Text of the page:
Figure 6. CN0579 Test Setup for SNR, THD, and SFDR Analysis

With the input of 10 Vp-p from the audio precision and a 10 DC offset added, the SNR, THD, and SFDR were collected on varying frequency from 1 kHz, 20 kHz, and 40 kHz. Figure 7 shows the FFT performance of the CN0579 with 1 kHz input.

Figure 7. CN0579 FFT Performance with 1 kHz Input Signal

Figure 8 shows the calculated SNR, SFDR, and THD of all four channels at frequencies of 1 kHz, 20 kHz, and 40 kHz.

Figure 8. CN0579 SNR, THD, SFDR Measurements vs. Frequency Input Signal


The ADC offers various options for power scaling, filtering, and sample rates, allowing optimization to address specific constraints such as noise levels, bandwidth requirements, and power consumption. Providing many advantages when gathering data for analysis and ultimately implementing an effective predicative maintenance strategy.

Combining the flexible options within the ADC, existing software, and available tools will help accelerate the data collection process, and performance analysis required for the application.

Raw data is captured by the platform's FPGA and stored in a DMA buffer. Data can be processed locally, or exported to higher level tools like MATLAB or Python for further analysis and development of CbM detection algorithms.


The CN0579 incorporates an efficient power solution that enables the entire signal chain to be powered by a single 5 V or 3.3 V power rail. This optimized power arrangement simplifies the overall power distribution and ensures that the system operates effectively with a single voltage source. Figure 9 presents the complete power architecture of CN0579.

Figure 9. CN0579 Power Tree

To ensure compatibility with most Arduino form-factor FPGA development boards, the board's power solution has been specifically engineered to operate using a single 3.3 V or 5 V supply. This supply voltage is typically sourced from Arduino-compatible boards. The LT8333 DC-DC converter has the capability to boost the 5 V or 3.3 V to 26.8 V, and then the on-board ADP7142 low dropout linear regulator lowers this voltage to 26 V.

Common Variations

If the application requires a bandwidth greater than 110 kHz,the AD4134 ADC is an alternative with a wideband response to 162 kHz. This device has a higher sampling rate and higher overall performance.

The AD4020 and lower resolution variants are SAR ADCs suitable for applications in which custom digital filters are implemented in an FPGA.

The ADA4610-1 is suitable for use in the first stage signal conditioning and for level shifting but requires higher supply voltages for correct operation.

The ADA4807-1 and ADA4940-1 are alternatives for the ADC input antialiasing filter and driver stage.

The ADAQ7980/ADAQ7988 are 16-bit ADC μModule® data acquisition systems that integrate the ADC and the ADC driver stage, as well as the most critical passive components into a system in package (SiP) design. These devices are recommended where size or simplicity of implementation is more critical. These options allow the signal chain components to be selected based on performance (noise or linearity), solution size, and cost.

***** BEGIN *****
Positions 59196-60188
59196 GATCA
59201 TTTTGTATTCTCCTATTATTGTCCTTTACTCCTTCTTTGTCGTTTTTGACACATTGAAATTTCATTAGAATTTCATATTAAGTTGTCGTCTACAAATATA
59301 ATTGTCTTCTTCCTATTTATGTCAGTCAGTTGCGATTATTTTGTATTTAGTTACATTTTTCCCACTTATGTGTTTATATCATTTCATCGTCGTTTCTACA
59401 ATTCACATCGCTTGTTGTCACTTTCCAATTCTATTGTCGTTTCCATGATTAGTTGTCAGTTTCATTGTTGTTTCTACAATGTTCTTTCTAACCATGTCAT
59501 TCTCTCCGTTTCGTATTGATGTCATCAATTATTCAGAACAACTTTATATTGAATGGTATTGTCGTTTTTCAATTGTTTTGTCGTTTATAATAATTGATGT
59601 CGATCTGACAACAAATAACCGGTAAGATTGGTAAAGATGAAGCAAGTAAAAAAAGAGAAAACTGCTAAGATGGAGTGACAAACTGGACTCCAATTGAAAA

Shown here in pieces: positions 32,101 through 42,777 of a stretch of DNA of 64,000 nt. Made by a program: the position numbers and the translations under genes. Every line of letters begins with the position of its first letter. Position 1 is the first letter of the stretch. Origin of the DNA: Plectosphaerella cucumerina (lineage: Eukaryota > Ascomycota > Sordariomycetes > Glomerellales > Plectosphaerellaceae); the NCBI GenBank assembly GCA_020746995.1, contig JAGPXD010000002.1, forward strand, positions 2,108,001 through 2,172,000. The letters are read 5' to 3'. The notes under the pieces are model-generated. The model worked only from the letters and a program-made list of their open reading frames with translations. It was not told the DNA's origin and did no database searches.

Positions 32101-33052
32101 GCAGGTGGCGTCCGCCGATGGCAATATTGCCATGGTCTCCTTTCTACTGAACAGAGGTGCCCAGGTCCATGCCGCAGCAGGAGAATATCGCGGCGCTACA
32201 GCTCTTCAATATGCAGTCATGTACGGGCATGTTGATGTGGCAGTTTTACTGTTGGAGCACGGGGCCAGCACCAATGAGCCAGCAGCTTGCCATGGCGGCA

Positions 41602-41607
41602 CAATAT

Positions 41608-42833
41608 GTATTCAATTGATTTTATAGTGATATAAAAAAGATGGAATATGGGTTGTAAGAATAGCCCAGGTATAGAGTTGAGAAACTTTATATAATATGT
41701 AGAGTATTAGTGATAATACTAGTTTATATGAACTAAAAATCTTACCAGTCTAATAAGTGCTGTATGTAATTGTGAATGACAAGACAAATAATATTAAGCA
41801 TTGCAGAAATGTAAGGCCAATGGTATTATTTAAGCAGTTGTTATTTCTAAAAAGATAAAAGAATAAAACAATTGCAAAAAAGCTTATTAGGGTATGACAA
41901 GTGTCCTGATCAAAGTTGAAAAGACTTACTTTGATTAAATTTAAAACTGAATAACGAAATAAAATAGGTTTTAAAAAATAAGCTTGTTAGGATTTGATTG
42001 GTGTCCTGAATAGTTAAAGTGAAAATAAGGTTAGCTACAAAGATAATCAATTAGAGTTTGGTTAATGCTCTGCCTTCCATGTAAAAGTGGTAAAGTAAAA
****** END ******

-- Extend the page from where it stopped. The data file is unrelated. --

Analog Devices, Inc. also offers other IEPE-compatible data acquisition systems. The CN0540 is an alternative reference design for vibration sensing applications that require single channel only. The CN0582 quad-input channel DAQ is a reference design suitable for USB-based applications. For complete details, refer to the CN0540 and CN0582 circuit notes, respectively.

In systems not requiring a response down to DC (0 Hz) such as those using only piezoelectric vibration sensors, the offsetting DAC and surrounding circuity can be eliminated. The signal chain can then be simplified to an AC-coupled inverting amplifier biased to half the ADC's reference voltage (2.5 V), with the FDA circuit left as is.

Circuit Evaluation & Test

This section covers the setup and procedure for evaluating the EVAL-CN0579-ARDZ. For complete setup details and other important information, refer to the CN0579 User Guide.


Required Hardware

  • EVAL-CN0579-ARDZ circuit evaluation board
  • Terasic DE10-Nano FPGA development board
  • Monitor with high-definition multimedia interface (HDMI®) port
  • HDMI to HDMI cable
  • Wireless keyboard and mouse with USB dongle
  • USB on-the-go (OTG) cable (micro USB to USB)
  • Precision AC source (for example, AP2700, Brüel & Kjær, or similar precision sine generator)
  • Coaxial cable with Bayonet Neill–Concelman (BNC) and subminiature version A (SMA) terminations

Required Software


The basic test setup shown in Figure 10 requires the EVALCN0579- ARDZ to be plugged into the supported FGPA carrier board. The carrier board is required to power the EVAL-CN0579- ARDZ, run the embedded Linux image, capture the data, and display the data. Available software supports Terasic DE10-Nano and Digilent Cora Z7-07S FPGA carrier boards.

Figure 10. CN0579 Test Setup

Step by step instructions follow:

  1. Load the Analog Devices FPGA Linux image into the microSD card.
  2. Configure the microSD card to use the correct files for both the EVAL-CN0579-ARDZ and the Terasic DE10-Nano carrier board.
  3. Connect the HDMI cable from the Terasic DE10-Nano to a monitor.
  4. Connect the USB OTG cable to the microUSB port on the Terasic DE10-Nano, and then connect the USB dongle for the wireless mouse/keyboard.
  5. Mount the EVAL-CN0579-ARDZ on the Terasic DE10-Nano carrier board by plugging it into the Arduino headers.
  6. Connect the BNC end of the coaxial cable to the signal source single-ended or unbalanced output, and the other end to one of the channels of the EVAL-CN0579-ARDZ analog input SMA connector.
  7. Using the power supply provided, connect the barrel jack to turn on the Terasic DE10-Nano.
  8. Set the corresponding voltage shift code for the DAC and current source control using the debug panel of the ADI IIO oscilloscope.
  9. Power-on the sine or arbitrary waveform generator using the following settings:
    1. Set the signal type to sine wave.
    2. Set level to 1 V p-p at 1 kHz.
    3. Enable the output.
  10. Run the ADI IIO oscilloscope data capture to visualize the resulting ADC data and FFT data.

The two plots in Figure 11 and Figure 12 show the typical captures that are expected from the carrier card when configured, as described in Step 1 through Step 9. Figure 11 shows the time domain view of the ADC capture data, illustrating the expected amplitude over a number of samples.

Figure 11. Time Domain Data Capture of 1 kHz Input Signal

Figure 12 shows the same data processed and displayed as a frequency domain FFT plot.

Figure 12. FFT Measurement of 1 kHz Input Signal